Who are Maxine Waters and Lynn Woolsey, and what do they represent politically? They and the rest of their Out of Iraq caucus are not in principle opposed to American imperialism or the global aims and interests of the US financial elite. They seek to keep opposition to the war on the most narrow and superficial level and conceal the root causes of the war in the capitalist system itself—a system which they defend.
Thus they are obliged to combine sometimes militant-sounding denunciations of the war with protestations of patriotism and praise for “our men and women in uniform.” They accept uncritically the political-propaganda framework concocted by the Bush administration to justify the current wars in Afghanistan and Iraq and the future wars being planned by US strategists—the so-called “war on terror.” They can be heard denouncing the Iraq war as a diversion that has weakened the “war on terror,” and suggesting that more troops, money and blood need to be devoted to Afghanistan or other countries deemed obstacles to US interests.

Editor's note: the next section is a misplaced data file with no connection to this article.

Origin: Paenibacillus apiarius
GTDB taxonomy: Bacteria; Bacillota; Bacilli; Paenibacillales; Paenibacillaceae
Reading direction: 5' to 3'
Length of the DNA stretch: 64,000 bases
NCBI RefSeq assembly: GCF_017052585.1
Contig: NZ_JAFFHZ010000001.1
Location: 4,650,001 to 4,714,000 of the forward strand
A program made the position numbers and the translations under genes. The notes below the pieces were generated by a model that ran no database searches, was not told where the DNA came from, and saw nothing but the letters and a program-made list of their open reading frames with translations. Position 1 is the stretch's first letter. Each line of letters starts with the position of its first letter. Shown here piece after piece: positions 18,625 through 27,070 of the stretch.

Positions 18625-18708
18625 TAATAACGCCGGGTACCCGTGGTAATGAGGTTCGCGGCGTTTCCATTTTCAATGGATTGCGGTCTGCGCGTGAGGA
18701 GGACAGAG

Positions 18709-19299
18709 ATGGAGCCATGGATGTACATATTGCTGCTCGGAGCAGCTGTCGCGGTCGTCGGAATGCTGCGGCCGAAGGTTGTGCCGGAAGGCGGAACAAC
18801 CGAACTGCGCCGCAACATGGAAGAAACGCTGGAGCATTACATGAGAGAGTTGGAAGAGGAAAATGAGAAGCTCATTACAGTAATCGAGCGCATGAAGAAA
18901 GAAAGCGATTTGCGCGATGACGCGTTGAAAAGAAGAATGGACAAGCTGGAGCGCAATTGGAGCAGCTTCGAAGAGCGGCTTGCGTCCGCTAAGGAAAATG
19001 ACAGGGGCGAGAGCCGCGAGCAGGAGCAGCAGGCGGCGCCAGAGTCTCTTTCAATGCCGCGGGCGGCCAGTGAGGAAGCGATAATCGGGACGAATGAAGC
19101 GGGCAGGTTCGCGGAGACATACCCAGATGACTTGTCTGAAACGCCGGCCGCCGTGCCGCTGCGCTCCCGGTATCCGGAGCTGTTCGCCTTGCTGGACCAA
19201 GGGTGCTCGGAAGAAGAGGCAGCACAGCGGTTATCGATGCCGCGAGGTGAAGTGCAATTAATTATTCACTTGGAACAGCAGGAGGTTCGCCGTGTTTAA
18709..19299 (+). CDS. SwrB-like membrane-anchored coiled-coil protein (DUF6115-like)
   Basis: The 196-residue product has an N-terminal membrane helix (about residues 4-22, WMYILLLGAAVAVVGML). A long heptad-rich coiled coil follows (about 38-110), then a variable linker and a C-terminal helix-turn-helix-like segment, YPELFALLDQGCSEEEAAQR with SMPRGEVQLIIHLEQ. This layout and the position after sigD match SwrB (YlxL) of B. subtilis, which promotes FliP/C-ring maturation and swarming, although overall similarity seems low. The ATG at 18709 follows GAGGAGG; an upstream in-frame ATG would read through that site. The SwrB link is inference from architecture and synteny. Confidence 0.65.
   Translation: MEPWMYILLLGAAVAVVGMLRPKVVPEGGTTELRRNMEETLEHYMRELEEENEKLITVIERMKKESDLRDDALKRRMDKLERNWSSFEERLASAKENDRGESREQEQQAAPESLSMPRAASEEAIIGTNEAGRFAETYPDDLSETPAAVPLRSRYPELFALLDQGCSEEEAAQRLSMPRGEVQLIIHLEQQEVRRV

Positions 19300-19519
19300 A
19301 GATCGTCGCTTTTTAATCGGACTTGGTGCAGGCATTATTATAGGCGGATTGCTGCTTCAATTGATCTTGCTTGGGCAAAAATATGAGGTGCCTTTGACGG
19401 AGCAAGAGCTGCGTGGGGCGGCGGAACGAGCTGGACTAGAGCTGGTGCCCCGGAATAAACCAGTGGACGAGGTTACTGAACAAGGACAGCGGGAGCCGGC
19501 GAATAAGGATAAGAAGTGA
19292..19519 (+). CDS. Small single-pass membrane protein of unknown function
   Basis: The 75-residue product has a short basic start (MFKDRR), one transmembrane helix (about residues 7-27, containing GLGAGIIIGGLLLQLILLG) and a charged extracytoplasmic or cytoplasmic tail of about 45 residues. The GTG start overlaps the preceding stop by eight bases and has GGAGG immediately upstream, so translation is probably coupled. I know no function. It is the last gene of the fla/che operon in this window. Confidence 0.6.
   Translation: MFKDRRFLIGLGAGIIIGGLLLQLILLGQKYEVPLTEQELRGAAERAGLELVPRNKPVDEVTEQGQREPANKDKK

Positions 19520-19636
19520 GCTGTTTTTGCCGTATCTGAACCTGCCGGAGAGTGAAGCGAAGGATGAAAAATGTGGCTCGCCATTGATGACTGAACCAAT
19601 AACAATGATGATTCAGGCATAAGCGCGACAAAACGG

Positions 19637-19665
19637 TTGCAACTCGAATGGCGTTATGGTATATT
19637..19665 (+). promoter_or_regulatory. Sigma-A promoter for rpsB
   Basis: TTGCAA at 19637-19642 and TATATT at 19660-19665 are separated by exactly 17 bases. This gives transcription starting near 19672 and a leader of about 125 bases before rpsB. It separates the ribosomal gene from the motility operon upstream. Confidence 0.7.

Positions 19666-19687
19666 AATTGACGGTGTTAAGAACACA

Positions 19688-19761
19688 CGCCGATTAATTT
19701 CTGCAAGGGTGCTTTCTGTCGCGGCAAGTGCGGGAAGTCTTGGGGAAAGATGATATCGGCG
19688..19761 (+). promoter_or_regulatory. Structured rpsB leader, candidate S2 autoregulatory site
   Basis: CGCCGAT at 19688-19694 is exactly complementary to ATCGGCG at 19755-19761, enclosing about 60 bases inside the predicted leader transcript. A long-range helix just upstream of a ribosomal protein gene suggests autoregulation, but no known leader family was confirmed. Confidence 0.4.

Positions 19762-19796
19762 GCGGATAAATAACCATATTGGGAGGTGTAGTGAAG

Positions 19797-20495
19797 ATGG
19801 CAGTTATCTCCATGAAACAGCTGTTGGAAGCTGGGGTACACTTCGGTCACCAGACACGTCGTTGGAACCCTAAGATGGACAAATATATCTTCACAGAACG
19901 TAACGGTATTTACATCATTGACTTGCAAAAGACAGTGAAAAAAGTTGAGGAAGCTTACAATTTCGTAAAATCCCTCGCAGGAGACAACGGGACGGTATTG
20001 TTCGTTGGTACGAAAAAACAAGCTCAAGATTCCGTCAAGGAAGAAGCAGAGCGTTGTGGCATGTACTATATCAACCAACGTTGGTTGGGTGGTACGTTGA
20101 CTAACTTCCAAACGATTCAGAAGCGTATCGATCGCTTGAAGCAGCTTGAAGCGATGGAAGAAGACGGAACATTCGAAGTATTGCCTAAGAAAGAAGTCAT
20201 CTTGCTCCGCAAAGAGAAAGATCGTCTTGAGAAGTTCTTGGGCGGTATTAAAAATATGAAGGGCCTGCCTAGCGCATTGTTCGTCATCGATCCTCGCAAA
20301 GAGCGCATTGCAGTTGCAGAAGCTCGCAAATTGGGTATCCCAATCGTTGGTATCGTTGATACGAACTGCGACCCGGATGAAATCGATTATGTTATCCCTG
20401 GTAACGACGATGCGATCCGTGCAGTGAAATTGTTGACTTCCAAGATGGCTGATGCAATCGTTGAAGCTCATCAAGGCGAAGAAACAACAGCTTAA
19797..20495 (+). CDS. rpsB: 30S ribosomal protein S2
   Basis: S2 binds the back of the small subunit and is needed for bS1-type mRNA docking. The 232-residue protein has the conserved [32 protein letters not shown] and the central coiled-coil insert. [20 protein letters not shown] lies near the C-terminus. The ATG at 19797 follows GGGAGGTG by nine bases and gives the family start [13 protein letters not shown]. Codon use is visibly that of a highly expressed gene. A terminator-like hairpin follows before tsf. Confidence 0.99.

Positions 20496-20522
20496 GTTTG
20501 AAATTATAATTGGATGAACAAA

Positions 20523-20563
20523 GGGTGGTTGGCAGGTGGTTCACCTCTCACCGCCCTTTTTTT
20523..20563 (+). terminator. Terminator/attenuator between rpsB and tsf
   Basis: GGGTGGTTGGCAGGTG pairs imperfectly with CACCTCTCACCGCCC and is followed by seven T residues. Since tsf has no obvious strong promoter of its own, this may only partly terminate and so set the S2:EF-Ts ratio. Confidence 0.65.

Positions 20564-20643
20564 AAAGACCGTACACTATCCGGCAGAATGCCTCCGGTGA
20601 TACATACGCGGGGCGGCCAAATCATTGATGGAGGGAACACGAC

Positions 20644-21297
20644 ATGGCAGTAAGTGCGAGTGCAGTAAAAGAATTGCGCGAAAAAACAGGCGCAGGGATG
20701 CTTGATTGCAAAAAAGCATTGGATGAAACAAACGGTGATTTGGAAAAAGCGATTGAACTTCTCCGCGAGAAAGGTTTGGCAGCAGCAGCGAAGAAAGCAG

They are driven infinitely more by the failure of the US colonial exercise in Iraq than by its imperialist and lawless essence. That is why all of their declarations and actions assume such a two-faced and cynical character.
It should be recalled that Woolsey voted for the Iraq Liberation Act of 1998, which declared that the policy of the United States in Iraq was regime-change. This act, passed unanimously in the Senate and overwhelmingly in the House of Representatives during the Clinton presidency, set the stage for the military invasion carried out under Bush. Having voted for a policy that implicitly set the course for military aggression, Woolsey shares political responsibility for the catastrophic consequences.